Living in modern urban culture, it is easy to forget, sometimes, that there is a world beyond one’s ‘narrow domestic walls’ (to use Rabindranath Tagore’s pithy phrase). I am intensely interested in the world, but the daily circumlocutions of work and home, the breathless rush from one deadline to another, at times distances me from the wider reality we inhabit. I know full well that the lives we live perpetuate the illusion that the tiny pocket universe of our daily existence is all there is, and all that matters. We read of school shootings, police brutality, war, oil spills, and the heart clenches for a moment, and for that moment we are lifted out of that illusion. We are helpless before the horrors of the world. What’s the point of expending emotional energy on something we can’t change? When there are jobs to do, and children to raise, and bills to pay? It is so much easier to run back into the hidey-holes of our lives, especially if we are privileged enough to be far from the scenes of violence and destruction. Privilege, after all, means we can afford to not think about it.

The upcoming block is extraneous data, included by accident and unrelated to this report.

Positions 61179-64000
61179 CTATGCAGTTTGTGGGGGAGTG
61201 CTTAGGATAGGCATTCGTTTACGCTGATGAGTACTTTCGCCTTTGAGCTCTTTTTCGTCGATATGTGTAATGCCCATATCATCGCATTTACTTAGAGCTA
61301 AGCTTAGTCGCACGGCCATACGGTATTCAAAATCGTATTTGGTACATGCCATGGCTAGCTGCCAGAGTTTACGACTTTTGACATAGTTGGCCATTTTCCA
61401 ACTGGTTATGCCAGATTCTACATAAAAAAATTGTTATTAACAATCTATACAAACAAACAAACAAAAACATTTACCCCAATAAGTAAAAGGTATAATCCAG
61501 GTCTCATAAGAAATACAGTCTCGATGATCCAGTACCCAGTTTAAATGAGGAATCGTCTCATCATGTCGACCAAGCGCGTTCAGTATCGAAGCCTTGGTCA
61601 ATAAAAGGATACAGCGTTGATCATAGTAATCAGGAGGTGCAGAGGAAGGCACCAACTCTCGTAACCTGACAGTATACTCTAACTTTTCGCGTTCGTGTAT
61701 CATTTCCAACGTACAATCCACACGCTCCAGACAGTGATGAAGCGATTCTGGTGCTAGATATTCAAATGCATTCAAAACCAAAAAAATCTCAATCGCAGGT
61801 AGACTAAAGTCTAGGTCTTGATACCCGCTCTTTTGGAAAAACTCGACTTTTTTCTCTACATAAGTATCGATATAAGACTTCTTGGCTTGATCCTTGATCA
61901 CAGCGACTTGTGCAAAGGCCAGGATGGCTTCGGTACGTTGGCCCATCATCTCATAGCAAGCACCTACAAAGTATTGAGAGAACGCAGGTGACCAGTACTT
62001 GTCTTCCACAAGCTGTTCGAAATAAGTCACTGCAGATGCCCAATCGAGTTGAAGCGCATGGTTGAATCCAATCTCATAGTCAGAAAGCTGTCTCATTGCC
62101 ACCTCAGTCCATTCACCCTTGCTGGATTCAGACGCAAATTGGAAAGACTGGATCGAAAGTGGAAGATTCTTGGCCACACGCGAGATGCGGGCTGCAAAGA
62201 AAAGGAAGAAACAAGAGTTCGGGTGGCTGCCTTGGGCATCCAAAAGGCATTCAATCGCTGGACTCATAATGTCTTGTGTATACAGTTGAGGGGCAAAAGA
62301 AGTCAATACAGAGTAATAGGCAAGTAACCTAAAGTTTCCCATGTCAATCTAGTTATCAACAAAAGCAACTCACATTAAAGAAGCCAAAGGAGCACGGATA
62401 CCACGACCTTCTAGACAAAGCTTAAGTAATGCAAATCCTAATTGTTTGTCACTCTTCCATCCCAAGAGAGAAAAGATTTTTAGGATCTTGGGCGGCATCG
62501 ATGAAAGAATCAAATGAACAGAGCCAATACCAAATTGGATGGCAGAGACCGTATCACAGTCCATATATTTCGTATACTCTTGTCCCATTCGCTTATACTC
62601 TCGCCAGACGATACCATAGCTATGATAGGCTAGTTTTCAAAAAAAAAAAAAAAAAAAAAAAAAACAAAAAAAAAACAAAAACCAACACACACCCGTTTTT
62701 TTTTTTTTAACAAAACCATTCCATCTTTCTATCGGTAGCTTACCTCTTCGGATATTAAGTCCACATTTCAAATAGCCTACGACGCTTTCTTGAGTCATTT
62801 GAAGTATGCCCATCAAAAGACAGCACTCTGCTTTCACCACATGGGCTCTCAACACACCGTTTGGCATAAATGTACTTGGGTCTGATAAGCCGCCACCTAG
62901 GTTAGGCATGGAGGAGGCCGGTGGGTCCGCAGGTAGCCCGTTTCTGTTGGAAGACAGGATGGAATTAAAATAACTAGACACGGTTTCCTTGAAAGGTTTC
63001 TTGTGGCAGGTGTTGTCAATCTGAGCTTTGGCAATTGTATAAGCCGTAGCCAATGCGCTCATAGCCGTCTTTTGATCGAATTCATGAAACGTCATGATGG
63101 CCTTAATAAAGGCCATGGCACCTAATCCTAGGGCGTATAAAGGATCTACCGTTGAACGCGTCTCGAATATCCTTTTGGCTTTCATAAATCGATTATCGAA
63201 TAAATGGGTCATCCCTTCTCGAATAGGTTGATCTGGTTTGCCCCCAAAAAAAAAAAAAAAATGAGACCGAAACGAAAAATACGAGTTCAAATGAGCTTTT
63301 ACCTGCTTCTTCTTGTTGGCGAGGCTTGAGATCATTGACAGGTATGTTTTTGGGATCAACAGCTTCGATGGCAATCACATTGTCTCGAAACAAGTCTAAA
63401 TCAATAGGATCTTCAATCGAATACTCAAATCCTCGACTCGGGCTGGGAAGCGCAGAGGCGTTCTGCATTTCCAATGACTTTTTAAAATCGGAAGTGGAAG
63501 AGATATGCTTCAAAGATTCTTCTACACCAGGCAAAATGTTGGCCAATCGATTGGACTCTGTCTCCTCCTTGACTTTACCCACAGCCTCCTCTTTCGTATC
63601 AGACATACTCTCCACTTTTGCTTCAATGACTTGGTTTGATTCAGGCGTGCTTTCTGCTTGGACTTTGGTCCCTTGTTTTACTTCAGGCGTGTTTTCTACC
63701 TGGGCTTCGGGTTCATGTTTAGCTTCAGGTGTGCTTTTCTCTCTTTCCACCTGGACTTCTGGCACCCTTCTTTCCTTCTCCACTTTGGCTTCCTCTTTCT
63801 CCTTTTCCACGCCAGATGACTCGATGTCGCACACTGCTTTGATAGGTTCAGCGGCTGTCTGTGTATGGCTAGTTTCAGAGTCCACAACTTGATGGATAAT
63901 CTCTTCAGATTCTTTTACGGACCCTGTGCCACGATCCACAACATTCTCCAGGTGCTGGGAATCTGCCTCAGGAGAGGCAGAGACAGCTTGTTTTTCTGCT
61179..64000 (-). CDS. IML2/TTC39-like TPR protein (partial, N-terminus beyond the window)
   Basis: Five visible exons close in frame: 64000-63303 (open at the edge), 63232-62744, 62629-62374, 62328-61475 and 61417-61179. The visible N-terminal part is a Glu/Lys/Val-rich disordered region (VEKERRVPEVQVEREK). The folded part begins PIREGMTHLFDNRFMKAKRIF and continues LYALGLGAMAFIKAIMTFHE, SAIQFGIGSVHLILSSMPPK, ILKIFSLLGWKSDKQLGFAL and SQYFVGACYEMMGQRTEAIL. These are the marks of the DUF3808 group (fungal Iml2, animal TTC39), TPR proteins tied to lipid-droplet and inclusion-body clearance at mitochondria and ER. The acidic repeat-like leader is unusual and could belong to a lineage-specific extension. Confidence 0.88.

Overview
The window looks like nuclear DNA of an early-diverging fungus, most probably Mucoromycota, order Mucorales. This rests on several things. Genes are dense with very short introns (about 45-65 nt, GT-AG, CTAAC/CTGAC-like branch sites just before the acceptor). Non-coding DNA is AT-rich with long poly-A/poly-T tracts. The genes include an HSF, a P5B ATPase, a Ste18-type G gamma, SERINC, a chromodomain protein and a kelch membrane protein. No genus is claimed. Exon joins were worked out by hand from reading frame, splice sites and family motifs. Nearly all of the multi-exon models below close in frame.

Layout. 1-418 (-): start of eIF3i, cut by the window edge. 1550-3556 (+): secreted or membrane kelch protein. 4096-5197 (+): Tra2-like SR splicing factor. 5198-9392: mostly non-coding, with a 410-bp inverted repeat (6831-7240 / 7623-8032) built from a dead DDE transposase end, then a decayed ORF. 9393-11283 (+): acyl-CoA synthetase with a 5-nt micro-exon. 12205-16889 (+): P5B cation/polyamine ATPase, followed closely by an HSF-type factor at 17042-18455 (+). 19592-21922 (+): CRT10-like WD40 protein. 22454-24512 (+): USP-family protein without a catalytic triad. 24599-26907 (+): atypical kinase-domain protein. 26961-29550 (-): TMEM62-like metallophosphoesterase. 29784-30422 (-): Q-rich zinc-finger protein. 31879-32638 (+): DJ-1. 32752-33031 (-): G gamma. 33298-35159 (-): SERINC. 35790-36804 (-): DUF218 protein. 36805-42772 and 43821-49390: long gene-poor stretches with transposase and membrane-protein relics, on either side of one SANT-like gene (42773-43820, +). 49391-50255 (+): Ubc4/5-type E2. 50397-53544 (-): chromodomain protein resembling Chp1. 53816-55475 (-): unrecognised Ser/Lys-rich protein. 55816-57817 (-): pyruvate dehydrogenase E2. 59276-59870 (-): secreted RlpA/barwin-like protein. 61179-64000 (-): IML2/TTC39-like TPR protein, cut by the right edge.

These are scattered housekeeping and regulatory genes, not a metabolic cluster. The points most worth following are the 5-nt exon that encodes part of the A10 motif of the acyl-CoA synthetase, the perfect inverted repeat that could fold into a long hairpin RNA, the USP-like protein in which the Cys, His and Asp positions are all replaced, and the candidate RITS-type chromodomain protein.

But I am a writer. And I like to think of a writer – at least the kind I aspire to be – as a student of the world, immersed in the world. I know there are writers who believe in cutting themselves off from the world so they can work on their art. But the writers who have had the greatest impact on me have, in some form or another, been full participant-observers in this world of ours. So when I am tempted to look away from various external horrors to my own concerns, I remember this — and I remember also what I’ve learned through orbiting the sun for over a half-century: that avoiding or denying painful truths has terrible consequences, personal and otherwise.